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Serving Northern St. Louis County, Minnesota

MPCA slams U.S. Steel over pattern of delay

Court asked to order pollution agreement compliance


REGIONAL—The state’s Pollution Control Agency has delivered a punishing indictment of U.S. Steel in a response and counterclaim to a lawsuit filed against the agency by the company in February.

It is also asking Second District Court Judge Robyn Millenacker to order the company to comply with an agreement that agency and U.S. Steel officials reached in 2011 under which the company promised to take steps to reduce its pollution discharges, but then reneged.

It was one of several such agreements, known as a Schedule of Compliance, or SOC, that company officials signed beginning in 2001, but rarely followed according to the PCA.

The PCA response, submitted on March 14, portrays a mining company that has engaged in a pattern of delay and apparent bad faith over decades as it has tried to forestall cleanup of both groundwater and surface water pollution from its Minntac tailings basin, north of Virginia, as well as prevent the PCA from issuing a new and stricter permit for the facility. The company’s current discharge permit expired a quarter century ago. The PCA did issue a new draft permit for the company in November 2016, although that draft is now tied up in the ongoing litigation.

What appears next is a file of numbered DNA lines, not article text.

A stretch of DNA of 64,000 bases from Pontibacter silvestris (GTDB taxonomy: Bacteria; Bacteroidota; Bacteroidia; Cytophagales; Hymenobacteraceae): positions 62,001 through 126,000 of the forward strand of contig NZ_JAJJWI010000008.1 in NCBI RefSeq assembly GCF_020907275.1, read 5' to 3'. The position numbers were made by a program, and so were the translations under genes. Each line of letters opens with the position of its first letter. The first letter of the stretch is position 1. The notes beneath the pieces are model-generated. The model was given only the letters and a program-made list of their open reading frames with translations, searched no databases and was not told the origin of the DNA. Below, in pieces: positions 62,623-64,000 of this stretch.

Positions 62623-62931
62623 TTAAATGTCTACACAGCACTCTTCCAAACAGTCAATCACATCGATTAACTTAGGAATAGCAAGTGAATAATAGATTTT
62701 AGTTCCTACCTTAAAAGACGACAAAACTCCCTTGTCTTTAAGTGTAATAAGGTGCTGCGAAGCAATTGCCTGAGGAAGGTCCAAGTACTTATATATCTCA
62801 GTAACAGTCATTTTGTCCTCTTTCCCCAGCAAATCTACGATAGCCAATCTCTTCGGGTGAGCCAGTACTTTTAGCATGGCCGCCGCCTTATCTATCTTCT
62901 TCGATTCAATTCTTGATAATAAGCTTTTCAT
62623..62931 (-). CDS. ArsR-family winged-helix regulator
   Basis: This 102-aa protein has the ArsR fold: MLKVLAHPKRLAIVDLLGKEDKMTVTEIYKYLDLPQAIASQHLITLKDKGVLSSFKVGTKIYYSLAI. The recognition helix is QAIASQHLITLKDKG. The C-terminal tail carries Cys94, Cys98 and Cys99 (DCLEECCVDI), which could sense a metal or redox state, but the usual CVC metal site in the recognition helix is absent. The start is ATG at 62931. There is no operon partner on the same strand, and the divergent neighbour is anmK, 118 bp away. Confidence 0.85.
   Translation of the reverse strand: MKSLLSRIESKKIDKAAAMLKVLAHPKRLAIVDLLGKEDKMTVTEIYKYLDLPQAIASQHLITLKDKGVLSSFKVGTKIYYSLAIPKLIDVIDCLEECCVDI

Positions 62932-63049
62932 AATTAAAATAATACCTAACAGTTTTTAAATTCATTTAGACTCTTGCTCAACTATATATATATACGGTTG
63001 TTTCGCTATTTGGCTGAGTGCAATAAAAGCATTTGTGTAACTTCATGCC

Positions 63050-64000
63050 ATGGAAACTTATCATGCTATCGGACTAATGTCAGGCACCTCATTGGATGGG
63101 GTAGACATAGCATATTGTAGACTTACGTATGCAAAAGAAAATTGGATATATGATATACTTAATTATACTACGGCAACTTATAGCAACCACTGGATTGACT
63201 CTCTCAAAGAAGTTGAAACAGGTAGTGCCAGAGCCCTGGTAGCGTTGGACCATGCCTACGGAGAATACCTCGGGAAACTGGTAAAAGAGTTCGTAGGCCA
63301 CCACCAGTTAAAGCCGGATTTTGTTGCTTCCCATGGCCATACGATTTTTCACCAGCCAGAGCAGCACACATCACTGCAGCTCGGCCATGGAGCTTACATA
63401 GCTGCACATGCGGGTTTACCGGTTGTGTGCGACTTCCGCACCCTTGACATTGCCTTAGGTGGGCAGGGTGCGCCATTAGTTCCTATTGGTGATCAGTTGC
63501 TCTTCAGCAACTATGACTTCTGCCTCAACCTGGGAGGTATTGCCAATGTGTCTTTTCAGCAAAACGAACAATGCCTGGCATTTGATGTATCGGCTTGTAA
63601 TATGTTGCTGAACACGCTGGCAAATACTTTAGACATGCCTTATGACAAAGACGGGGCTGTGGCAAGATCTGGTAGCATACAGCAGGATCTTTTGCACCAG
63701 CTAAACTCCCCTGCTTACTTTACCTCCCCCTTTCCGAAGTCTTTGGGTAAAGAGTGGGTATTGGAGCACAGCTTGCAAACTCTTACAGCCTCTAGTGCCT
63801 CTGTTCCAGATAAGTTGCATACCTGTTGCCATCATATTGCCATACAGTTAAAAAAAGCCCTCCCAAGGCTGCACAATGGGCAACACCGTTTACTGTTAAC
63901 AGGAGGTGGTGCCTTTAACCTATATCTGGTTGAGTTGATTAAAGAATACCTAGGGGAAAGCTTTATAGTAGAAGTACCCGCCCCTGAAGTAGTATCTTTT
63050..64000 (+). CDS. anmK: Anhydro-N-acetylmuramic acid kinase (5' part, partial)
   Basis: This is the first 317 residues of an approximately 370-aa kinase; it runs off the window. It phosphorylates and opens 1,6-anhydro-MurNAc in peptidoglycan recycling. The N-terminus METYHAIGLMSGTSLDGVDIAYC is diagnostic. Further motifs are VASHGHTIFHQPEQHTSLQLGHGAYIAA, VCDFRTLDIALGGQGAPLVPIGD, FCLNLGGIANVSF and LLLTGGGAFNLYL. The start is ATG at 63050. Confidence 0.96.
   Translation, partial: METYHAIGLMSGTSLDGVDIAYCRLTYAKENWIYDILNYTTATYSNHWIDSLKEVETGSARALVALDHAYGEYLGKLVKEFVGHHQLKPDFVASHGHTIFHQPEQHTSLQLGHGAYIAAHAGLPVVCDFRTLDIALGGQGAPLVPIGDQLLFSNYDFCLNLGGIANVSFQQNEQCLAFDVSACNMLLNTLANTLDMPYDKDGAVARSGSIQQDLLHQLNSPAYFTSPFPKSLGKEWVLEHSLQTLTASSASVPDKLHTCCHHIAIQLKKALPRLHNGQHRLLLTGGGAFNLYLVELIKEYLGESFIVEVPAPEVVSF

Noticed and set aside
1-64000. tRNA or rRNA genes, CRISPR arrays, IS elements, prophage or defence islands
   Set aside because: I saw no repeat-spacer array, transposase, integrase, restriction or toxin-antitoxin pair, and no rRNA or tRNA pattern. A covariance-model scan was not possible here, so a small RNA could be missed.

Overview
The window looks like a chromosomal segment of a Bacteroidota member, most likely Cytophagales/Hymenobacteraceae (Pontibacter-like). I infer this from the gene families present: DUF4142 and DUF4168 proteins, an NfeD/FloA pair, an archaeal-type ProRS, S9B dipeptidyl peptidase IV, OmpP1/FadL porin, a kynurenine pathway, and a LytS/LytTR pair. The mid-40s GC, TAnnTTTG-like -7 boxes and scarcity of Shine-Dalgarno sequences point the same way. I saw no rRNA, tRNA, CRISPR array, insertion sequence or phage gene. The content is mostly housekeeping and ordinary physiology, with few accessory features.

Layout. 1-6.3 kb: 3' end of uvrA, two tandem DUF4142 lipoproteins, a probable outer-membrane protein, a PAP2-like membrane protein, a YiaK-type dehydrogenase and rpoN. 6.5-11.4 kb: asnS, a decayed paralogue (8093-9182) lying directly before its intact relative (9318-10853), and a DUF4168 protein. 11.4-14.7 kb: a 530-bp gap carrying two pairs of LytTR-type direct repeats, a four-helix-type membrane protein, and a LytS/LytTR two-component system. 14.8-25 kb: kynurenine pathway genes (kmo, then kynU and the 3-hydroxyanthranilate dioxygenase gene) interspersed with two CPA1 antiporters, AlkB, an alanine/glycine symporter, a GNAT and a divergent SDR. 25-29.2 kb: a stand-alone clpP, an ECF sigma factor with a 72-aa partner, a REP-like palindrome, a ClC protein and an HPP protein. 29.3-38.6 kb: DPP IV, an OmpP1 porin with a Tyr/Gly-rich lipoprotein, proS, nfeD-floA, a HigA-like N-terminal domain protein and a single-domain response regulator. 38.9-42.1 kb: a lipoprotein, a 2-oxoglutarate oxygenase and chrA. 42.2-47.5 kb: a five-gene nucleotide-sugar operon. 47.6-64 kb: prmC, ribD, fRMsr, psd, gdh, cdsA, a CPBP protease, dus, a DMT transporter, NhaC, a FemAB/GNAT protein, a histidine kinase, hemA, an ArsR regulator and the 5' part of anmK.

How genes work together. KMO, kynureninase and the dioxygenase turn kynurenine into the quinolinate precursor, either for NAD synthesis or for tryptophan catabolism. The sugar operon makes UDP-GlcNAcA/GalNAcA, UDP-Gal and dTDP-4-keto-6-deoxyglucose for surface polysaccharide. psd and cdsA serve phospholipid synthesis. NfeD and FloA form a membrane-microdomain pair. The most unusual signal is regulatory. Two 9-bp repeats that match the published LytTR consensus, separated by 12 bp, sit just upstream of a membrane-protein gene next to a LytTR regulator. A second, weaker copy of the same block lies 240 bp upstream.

According to the PCA’s legal response, several lakes and portions of two rivers, including the Sand River (which ultimately discharges into Lake Vermilion), now exceed water quality standards for sulfate, bicarbonate, hardness, specific conductance, and total dissolved solids due to pollution discharges from the Minntac tailings basin. The 8,000-acre basin is also polluting nearby groundwater, according to the PCA, which now exceeds drinking water standards for sulfate and total dissolved solids in a test well.

In response to a worsening pollution problem, the PCA has attempted on numerous occasions to prompt U.S. Steel to reduce the toxicity of its discharges through a series of SOCs, beginning in 2001.

The timeline outlined by the agency in their legal filing cites the troubling history of such agreements with the company, including:

• In 2001, the company signed an SOC agreeing to undertake a feasibility study focused on reducing pollution from its tailings basin.

• In 2003, the company, in an amended SOC, agreed to focus its study on a so-called “packed-bed bioreactor,” as a means of reducing sulfate levels in tailings basin water, but the company proposal failed to achieve its objective.

• In 2006, the parties reached an agreement under which the company would apply for a new discharge permit and a variance for its toxic discharges. The company did submit an application, but at the same time proposed new ideas, including pumping back discharges to the Sand River and further study of the link between sulfate discharge and the disappearance of wild rice in some downstream waters.

• In 2007, the parties signed a new SOC, under which U.S. Steel agreed to explore the feasibility of “collecting and returning seepage affecting the Sand River” and to evaluate potential new treatment methods.